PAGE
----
US Iran envoy Robert Malley speaking to Iran International correspondent Samira Gharaei in October 2022

Exclusive: US Envoy Malley Met With Iran’s UN Ambassador

Wednesday, 01/18/2023

US State Department has not denied information by Iran International that US envoy Robert Malley held meetings in New York with Tehran's UN ambassador recently.

In response to questions, the State Department did confirm that messages are being delivered to the Islamic Republic of Iran, even though the nuclear deal, JCPOA, “is not on the agenda.”

In response to questions submitted by Iran International on January 17, State Department spokesperson Ned Price said, “We have the means to deliver specific and firm messages to Iran when it is in America’s interest to do so.”

Iran International had asked the DoS that according to information it obtained, US Special Representative for Iran Robert Malley met with Iran’s ambassador to the United Nations in New York, Saeed Iravani, “at least three times in the last two months.”

“But we're not going to get into details about how we deliver these messages, except to say that we do so in close coordination with allies and partners.”

In its response, the DoS did not deny or confirm Malley’s possible meetings with Tehran’s envoy but underlined that the US has its channels to communicate messages to the Iranian side.

Iran International followed up with the specific question to the State Department on January 18, “Just to confirm that you are not denying that meetings between Mr. Iravani and Mr. Malley took place in recent months in NY.”

A second response received from a spokesperson repeated that “As we have said, we have the means to deliver messages to Iran when it is in our interest to do so.”

Saeed Iravani, Iran's ambassador to the United Nations in New York

“I am not going to get into details about how we deliver these messages, but we do so in close coordination with allies and partners and make no apologies for delivering them firmly and consistently,” the spokesman responded.

Regarding the content of these messages, spokesperson Ned Price, in the first response on January 17, said, “We have consistently conveyed three messages: stop killing peaceful protesters, stop selling weapons to Russia to kill Ukrainians, and release the Americans you’ve wrongfully detained. We also use any available opportunity to make clear that we will take necessary steps to protect American citizens.”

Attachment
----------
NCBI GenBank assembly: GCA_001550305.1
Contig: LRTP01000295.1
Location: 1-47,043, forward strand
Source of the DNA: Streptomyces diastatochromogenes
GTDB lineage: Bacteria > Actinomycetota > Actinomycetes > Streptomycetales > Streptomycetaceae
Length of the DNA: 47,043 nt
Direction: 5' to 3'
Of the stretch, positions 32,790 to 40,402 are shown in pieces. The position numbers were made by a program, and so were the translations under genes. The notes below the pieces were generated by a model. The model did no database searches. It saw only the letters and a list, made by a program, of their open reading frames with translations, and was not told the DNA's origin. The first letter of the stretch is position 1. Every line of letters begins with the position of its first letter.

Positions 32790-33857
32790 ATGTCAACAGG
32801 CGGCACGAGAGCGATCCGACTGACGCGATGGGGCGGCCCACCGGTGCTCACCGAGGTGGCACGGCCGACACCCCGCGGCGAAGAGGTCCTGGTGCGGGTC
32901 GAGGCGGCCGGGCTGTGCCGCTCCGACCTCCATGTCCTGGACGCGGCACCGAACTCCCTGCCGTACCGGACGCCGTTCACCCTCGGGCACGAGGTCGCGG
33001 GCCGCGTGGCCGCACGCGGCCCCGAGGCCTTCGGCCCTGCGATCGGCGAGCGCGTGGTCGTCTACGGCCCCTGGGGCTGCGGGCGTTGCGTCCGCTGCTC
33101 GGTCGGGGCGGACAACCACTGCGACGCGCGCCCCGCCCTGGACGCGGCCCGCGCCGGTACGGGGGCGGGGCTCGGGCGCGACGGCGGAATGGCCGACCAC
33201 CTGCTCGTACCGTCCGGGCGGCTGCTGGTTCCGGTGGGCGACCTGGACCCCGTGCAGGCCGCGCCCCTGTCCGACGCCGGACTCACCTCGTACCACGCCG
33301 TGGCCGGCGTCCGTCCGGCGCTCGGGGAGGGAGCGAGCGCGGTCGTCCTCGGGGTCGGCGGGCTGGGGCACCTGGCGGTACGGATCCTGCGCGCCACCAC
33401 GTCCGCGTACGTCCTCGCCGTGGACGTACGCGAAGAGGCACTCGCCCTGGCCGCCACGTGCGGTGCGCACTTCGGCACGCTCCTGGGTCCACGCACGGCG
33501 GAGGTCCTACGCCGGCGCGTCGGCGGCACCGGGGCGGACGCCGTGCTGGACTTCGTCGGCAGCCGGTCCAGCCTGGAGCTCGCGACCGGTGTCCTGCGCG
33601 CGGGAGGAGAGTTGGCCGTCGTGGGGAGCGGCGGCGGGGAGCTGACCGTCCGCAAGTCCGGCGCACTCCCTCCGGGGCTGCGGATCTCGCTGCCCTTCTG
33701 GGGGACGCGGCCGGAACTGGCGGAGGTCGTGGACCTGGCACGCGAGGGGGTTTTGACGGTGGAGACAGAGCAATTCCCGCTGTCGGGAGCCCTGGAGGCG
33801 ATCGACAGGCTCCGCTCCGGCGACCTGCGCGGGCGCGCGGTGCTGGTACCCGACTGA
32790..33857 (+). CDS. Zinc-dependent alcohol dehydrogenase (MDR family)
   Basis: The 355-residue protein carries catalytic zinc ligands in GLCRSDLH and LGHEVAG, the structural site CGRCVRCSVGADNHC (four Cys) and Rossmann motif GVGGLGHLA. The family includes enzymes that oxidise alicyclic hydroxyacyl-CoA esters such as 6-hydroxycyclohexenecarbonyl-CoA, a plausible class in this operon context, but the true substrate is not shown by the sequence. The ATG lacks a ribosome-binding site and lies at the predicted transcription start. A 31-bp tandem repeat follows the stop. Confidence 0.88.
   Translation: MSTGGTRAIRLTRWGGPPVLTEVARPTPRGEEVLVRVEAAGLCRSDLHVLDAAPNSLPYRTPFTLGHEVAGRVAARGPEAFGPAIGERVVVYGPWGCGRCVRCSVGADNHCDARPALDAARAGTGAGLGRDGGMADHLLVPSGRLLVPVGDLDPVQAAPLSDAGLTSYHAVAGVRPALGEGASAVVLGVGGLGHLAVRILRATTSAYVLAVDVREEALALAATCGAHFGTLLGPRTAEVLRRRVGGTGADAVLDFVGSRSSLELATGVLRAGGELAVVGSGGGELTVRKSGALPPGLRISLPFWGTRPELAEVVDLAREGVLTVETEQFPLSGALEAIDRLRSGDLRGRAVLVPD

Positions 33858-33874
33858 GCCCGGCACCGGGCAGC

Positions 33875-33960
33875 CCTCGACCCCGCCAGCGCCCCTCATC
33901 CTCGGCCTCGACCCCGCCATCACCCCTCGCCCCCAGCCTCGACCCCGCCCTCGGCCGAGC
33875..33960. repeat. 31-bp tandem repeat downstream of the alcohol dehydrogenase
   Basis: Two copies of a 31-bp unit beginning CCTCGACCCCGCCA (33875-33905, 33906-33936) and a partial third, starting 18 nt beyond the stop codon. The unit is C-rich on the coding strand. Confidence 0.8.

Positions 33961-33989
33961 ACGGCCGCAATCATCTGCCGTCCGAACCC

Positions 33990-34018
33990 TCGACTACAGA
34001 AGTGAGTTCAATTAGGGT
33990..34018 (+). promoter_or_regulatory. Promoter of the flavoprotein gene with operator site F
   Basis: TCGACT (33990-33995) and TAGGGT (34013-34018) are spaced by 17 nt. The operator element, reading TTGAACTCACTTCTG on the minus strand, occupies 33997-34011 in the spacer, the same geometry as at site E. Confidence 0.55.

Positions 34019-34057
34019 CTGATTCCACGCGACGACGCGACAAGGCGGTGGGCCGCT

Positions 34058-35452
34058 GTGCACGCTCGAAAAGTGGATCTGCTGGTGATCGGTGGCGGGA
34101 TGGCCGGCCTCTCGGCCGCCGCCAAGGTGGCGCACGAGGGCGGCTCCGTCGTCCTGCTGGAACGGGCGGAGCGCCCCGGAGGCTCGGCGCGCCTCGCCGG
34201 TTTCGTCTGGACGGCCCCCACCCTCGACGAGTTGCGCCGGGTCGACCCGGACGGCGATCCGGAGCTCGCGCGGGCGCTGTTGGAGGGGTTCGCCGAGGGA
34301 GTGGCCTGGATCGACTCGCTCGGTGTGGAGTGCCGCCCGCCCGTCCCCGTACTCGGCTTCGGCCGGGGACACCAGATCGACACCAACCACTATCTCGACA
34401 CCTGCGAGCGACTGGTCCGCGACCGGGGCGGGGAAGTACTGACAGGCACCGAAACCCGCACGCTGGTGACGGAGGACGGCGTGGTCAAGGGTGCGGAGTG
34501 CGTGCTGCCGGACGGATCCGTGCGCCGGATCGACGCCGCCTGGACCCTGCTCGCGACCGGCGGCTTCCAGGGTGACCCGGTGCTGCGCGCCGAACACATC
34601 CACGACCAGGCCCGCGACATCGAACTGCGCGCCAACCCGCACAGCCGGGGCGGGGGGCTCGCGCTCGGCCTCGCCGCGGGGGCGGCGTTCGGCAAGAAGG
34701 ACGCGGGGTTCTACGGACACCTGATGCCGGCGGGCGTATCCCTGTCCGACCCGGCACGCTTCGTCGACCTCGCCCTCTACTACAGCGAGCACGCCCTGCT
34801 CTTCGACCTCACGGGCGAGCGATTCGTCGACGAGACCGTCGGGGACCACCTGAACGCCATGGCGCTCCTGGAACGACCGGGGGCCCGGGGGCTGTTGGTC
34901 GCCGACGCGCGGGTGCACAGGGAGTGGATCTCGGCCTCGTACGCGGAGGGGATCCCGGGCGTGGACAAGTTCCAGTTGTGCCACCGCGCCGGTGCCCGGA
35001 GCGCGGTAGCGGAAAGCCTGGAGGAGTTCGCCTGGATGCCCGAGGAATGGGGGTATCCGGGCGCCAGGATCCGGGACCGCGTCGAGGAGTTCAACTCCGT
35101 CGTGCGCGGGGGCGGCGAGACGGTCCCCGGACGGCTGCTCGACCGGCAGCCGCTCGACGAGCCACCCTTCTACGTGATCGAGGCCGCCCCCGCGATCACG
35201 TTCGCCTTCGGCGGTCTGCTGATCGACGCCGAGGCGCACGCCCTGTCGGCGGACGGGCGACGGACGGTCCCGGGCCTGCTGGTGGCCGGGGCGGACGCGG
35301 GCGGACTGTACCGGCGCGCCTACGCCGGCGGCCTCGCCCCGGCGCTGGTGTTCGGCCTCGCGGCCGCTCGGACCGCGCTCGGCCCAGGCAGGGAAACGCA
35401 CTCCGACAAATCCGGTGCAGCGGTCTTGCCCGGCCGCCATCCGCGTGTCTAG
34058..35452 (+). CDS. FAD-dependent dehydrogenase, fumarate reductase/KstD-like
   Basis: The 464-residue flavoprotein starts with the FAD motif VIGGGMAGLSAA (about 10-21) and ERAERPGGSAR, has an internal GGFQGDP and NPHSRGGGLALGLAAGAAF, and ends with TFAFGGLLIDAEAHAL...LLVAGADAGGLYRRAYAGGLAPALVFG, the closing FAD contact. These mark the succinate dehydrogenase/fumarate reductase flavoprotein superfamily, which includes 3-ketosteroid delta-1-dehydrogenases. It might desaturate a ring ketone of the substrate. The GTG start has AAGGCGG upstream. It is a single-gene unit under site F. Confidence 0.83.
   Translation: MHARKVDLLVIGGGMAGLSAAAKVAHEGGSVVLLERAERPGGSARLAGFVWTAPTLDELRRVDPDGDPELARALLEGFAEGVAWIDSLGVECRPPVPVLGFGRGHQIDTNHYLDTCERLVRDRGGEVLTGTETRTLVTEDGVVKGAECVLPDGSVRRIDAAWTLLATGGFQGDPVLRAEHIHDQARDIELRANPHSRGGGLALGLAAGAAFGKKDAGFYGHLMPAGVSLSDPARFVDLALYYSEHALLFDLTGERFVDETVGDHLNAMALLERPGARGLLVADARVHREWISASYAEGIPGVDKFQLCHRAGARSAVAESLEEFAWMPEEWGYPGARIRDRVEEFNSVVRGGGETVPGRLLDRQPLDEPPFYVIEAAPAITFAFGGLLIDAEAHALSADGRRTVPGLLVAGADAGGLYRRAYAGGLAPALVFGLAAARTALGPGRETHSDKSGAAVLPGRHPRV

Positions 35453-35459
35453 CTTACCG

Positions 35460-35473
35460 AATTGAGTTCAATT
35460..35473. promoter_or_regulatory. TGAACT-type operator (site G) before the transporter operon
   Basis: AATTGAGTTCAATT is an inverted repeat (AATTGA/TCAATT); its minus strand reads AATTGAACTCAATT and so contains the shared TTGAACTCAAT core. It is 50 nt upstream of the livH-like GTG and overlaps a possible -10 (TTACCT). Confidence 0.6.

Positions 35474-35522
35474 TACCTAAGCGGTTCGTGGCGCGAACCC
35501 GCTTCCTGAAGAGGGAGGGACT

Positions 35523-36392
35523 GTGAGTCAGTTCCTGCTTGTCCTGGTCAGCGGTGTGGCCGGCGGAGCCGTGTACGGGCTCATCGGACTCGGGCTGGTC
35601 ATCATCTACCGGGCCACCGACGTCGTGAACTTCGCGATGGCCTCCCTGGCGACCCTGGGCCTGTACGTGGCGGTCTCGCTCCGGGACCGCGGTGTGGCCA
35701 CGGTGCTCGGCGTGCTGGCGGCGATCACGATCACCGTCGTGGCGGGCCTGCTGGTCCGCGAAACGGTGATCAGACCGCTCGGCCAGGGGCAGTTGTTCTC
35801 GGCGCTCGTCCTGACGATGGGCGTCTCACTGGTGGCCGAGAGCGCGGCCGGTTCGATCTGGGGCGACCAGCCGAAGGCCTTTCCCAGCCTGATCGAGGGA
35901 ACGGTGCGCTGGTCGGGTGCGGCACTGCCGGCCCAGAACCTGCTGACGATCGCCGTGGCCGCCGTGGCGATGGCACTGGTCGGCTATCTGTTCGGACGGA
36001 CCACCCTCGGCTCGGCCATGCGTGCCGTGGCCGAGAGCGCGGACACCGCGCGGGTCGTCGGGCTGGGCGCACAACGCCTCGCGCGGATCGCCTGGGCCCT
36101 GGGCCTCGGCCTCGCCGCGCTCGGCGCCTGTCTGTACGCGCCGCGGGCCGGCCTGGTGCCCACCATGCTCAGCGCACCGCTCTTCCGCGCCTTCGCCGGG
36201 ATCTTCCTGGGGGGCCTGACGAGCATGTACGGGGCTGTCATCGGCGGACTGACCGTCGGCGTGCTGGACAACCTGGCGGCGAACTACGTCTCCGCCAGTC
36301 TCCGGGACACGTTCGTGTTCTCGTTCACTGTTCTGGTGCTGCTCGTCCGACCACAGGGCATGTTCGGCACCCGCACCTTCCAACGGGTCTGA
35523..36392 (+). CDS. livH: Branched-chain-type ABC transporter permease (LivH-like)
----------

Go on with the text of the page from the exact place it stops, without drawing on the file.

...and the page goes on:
If Malley did meet Iravani face-to-face, it would be the first reported direct meeting between US and Iranian diplomats since the Biden administration assumed office and offered talks to revive the JCPOA. Iran has consistently refused direct talks with the United States.

If any indirect talks took place between Malley and Iravani, for example, through European diplomats, the State Department chose not to specify it, except saying that Washington has the means to deliver messages to Tehran.

Asked to comment on the news, Richard Goldberg of the Washington thinktank FDD and the Director for Countering Iranian Weapons of Mass Destruction for the White House National Security Council from 2019-2020, said, "A secret backdoor betrayal of the Iranian people at this moment should be condemned by all Americans. Congress should investigate these reports thoroughly and anyone involved should be compelled to testify."

Tehran’s deadly suppression of protests since mid-September and its delivery of kamikaze drones to Russia, being used to attack Ukrainian civilian infrastructure, have heightened tensions between the Islamic Republic and Western powers. Also, 18 months of talks to restore the 2015 nuclear accord reached a deadlock right before protests broke out in Iran.

European countries and institutions are debating about listing the Revolutionary Guard as a terrorist organization, which would further reduce the chances of any foreseeable improvement in relations.

While Iran can free some of the thousands of detained prisoners, the ongoing violations of human rights both inside and outside the prisons are so widespread, that the whole security and judicial system must be overhauled before any meaningful change takes place.

In addition, Iran is not expected to end its close military and other types of cooperation with Russia, to satisfy Western demands before any nuclear talks can be resumed.

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